It’s as close to a first-hand view of Canadian life as you’re likely to find, save a Tim Hortons drive-through or the local arena.
On weekends, thousands of Canadians of all ages and walks of life converge on malls, to meet, eat, exercise and, of course, shop. They come as families and as couples; they travel in teenage packs and on seniors bus tours. It’s a snapshot of everyday life.
And, despite disparate lifestyles and backgrounds, mall visitors share one thing: they use energy to get to, into and away from the mall. From the moment cars roll out of the driveways until they roll back a few hours later, Canadians have been on an energy consumption field trip, connecting to and interacting with an array of energy systems.
Do they give much thought to that? Not to the degree they should.
Malls, then, are a perfect place for Energy 101.
Mall life is the ideal microcosm of the energy paradox in Canada. Perhaps through them, people can understand how energy intersects their lives in ways that are so ubiquitous and commonplace as to be virtually invisible.
But a Sunday afternoon poll of mall visitors might reveal disturbing results about how far energy, and its production and consumption dynamics, are from the general consciousness. The latest sale is almost certainly a greater concern than the mall’s utility bill – or the cost to themselves, the environment and so on.
Most Canadians are generally energy apathetic. They know a little bit (often believing they know more). And while they might profess to care (say, for the environment), the widening knowledge gaps between how they consume and the costs of that consumption are a real threat to Canada’s energy foundation.
We’re firmly entrenched in an era of dangerously unbalanced energy discourses. And that threaten to cleave the country.
Energy policy is largely being driven by idealogical engines that often have laudable objectives but can, uncontrolled, threaten the equilibrium required to transition between energy systems. Both the economy and the environment will suffer unless we develop a better way of shaping our energy future.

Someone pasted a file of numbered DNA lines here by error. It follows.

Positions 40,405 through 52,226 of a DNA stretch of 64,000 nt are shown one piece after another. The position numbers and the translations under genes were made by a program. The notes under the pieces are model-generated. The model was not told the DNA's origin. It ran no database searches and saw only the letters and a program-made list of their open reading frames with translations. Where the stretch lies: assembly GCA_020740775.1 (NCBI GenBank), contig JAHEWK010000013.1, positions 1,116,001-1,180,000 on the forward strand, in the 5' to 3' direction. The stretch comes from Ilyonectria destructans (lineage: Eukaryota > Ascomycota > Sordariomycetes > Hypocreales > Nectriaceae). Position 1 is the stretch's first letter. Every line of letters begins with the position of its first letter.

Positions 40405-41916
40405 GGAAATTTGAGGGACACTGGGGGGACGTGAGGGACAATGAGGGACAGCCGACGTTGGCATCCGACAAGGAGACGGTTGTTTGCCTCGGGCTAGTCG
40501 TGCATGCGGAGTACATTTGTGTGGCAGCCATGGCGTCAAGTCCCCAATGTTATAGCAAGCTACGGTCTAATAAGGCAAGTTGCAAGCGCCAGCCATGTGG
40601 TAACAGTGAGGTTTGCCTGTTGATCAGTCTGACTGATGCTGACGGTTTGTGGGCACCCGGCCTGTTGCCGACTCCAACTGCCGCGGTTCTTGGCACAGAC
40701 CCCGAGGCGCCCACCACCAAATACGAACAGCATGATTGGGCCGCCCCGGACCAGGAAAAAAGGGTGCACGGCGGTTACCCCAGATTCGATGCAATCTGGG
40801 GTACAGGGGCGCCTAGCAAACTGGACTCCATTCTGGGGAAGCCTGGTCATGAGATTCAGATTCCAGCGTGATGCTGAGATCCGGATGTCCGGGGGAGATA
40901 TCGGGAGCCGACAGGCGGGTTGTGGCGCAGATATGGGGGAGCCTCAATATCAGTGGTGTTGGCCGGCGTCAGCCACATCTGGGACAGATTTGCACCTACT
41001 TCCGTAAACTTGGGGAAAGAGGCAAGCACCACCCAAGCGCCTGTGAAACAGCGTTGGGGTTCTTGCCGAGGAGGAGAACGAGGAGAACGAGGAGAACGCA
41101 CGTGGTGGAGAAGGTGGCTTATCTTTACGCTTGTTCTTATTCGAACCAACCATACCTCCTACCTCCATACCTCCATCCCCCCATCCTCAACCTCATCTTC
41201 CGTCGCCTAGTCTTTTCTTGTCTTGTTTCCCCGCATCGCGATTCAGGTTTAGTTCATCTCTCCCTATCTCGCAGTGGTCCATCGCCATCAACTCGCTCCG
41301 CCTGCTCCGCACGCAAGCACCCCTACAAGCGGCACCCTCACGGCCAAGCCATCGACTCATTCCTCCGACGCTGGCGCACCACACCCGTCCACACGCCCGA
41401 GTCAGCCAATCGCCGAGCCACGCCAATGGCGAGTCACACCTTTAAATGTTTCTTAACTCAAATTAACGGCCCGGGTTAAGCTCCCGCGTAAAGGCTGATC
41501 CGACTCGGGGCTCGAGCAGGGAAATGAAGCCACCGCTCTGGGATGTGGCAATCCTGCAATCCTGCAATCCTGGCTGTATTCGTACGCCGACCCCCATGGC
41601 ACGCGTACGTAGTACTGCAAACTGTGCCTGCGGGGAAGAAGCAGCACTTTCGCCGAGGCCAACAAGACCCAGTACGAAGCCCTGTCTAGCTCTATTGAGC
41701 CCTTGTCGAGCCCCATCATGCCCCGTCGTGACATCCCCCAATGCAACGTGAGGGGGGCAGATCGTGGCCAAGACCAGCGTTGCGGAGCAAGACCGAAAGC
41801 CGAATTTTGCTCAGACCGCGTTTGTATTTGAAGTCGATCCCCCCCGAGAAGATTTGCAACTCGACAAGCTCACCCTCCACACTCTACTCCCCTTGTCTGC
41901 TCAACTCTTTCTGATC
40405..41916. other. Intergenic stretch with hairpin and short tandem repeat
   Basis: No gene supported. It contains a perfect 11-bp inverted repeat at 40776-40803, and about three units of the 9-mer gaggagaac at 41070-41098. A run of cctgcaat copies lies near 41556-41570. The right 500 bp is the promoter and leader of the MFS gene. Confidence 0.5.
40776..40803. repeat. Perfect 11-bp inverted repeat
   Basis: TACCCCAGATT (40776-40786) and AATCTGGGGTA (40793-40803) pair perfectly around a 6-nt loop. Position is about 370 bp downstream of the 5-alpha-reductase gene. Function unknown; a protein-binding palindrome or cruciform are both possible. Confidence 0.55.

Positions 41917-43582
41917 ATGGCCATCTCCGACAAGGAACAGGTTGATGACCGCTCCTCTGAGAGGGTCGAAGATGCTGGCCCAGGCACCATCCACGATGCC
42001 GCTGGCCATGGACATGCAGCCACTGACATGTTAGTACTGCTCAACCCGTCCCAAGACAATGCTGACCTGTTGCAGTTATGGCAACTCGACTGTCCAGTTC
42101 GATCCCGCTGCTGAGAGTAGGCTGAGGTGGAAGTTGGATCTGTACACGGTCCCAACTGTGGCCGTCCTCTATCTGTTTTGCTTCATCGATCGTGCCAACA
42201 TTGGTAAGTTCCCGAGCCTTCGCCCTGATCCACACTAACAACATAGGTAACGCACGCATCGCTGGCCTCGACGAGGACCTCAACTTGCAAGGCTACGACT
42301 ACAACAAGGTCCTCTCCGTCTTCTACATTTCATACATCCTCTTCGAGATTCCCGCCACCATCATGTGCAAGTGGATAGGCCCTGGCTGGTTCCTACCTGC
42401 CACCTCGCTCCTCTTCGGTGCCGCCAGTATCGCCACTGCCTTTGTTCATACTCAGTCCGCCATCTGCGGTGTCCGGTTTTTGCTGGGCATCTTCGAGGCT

Meanwhile, energy dialogue has in part been hijacked by special interest groups that often paralyze politicians. As a result, at a time when Canada should be coming together to talk energy, the country is mostly polarized.
Can malls save the day?
The typical mall is a terrific example of the interplay of energy systems, carrying the weight of a functioning society with them.
From the asphalt surfaces of the roads to the mall to the massive acres of asphalt parking lot, shoppers are connected to energy.
There are aspects of power generation and transmission to be considered, as well as emissions.
Every item purchased at the mall has an energy footprint as the result of its manufacture and packaging.
Shoppers should also consider the ships, trucks and trains it takes to stock the mall’s shelves.
Mall visitors want them warm in the winter and cool in the summer.
They expect the parking lots to be cleared of snow in a timely fashion and the landscaping to be cared for.
They enjoy good lighting, particularly at Christmas when the twinkle of decorative lighting sets the tone.
Then there’s the food court, an energy system unto itself when the price of getting food from field to fork to belly is tallied.
Those rooted in the natural sciences are predisposed to argue the facts. Those with orientation to the social sciences lean toward the way people emotively think about risks and costs. The mall is the ideal place for the two perspectives to align on raising energy consciousness.
It’s also a safe place for opponents to join and define a framework for Canadians to learn about energy – placing them into the systems they use to live and helping them constructively consider their energy choices.
We can use malls to teach some tough lessons. Let’s get started on the curriculum.
Bill Whitelaw is president and CEO at JuneWarren-Nickle’s Energy Group.